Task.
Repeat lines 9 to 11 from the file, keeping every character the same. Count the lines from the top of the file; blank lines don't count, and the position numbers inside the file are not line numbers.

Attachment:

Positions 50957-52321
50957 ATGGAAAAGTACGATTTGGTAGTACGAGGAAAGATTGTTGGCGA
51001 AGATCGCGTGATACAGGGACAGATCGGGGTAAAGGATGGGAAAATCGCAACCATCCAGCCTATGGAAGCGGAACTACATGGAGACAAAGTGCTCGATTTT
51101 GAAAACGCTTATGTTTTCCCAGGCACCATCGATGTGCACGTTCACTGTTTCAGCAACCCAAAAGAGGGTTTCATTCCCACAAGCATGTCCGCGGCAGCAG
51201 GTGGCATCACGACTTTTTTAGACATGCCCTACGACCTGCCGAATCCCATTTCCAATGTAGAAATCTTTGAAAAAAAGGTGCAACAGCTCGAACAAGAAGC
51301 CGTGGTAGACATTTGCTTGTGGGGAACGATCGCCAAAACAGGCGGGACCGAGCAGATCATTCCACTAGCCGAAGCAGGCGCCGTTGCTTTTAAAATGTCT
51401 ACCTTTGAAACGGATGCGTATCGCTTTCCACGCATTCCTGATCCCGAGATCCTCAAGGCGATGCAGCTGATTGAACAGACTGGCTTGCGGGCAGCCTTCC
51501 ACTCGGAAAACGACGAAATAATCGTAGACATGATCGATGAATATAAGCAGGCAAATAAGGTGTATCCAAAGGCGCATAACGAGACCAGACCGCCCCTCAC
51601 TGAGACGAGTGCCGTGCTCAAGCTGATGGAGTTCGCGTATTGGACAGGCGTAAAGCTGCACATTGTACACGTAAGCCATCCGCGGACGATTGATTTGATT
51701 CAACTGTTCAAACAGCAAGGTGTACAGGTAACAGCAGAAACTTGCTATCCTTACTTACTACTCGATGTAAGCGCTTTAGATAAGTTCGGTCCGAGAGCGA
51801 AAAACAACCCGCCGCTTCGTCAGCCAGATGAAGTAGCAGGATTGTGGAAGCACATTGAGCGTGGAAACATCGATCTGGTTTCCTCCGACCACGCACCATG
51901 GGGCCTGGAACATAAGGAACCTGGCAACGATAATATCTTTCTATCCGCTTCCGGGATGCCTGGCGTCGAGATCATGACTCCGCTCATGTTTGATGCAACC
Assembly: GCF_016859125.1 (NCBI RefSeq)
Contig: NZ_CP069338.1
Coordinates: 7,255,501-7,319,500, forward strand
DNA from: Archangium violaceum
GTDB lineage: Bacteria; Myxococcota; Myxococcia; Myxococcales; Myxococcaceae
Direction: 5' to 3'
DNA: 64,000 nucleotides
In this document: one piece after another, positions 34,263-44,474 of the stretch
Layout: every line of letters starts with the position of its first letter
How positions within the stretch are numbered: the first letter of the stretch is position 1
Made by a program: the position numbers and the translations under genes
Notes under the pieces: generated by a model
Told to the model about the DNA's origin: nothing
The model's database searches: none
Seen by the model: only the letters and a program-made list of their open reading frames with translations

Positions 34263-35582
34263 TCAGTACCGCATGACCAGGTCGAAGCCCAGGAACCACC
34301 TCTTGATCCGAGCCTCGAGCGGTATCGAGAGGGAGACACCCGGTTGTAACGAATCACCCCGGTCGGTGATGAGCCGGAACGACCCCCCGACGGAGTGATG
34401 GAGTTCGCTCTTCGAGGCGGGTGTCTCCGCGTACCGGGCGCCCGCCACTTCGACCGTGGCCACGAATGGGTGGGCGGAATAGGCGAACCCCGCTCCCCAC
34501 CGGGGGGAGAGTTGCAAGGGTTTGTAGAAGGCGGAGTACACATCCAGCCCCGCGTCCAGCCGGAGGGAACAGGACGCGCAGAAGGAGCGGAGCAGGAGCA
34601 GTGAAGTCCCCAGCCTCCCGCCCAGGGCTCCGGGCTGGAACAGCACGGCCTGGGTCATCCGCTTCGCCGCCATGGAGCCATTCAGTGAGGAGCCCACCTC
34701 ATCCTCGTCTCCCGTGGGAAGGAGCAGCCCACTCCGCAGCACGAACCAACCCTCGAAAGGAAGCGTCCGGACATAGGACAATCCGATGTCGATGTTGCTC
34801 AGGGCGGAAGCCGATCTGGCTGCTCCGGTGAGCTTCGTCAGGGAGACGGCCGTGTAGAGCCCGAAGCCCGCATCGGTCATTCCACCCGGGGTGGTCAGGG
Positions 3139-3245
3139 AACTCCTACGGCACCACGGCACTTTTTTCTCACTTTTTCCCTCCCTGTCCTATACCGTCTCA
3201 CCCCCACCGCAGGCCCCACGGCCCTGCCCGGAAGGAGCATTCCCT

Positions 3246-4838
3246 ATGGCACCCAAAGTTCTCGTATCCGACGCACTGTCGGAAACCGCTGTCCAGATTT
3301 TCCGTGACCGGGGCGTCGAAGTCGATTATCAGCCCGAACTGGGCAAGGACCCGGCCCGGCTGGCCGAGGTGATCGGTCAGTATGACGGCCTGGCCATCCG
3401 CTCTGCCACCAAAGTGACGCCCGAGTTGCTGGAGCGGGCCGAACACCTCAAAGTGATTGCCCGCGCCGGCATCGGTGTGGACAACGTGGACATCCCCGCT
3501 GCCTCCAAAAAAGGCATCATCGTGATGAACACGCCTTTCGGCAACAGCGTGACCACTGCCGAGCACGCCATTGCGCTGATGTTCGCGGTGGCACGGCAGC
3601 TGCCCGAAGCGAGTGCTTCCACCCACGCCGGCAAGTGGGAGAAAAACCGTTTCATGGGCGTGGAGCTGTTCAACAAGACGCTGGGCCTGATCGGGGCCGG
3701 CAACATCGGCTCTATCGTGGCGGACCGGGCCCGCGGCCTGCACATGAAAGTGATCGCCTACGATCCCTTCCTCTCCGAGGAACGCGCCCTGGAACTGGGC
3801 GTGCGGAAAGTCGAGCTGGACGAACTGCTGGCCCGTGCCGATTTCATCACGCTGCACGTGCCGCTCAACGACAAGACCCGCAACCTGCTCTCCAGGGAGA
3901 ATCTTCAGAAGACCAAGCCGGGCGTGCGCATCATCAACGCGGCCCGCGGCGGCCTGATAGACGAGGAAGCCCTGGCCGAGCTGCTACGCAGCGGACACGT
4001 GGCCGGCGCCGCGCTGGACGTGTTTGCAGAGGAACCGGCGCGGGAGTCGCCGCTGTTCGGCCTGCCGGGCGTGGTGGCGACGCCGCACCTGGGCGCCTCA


51601 TGAGACGAGTGCCGTGCTCAAGCTGATGGAGTTCGCGTATTGGACAGGCGTAAAGCTGCACATTGTACACGTAAGCCATCCGCGGACGATTGATTTGATT
51701 CAACTGTTCAAACAGCAAGGTGTACAGGTAACAGCAGAAACTTGCTATCCTTACTTACTACTCGATGTAAGCGCTTTAGATAAGTTCGGTCCGAGAGCGA
51801 AAAACAACCCGCCGCTTCGTCAGCCAGATGAAGTAGCAGGATTGTGGAAGCACATTGAGCGTGGAAACATCGATCTGGTTTCCTCCGACCACGCACCATG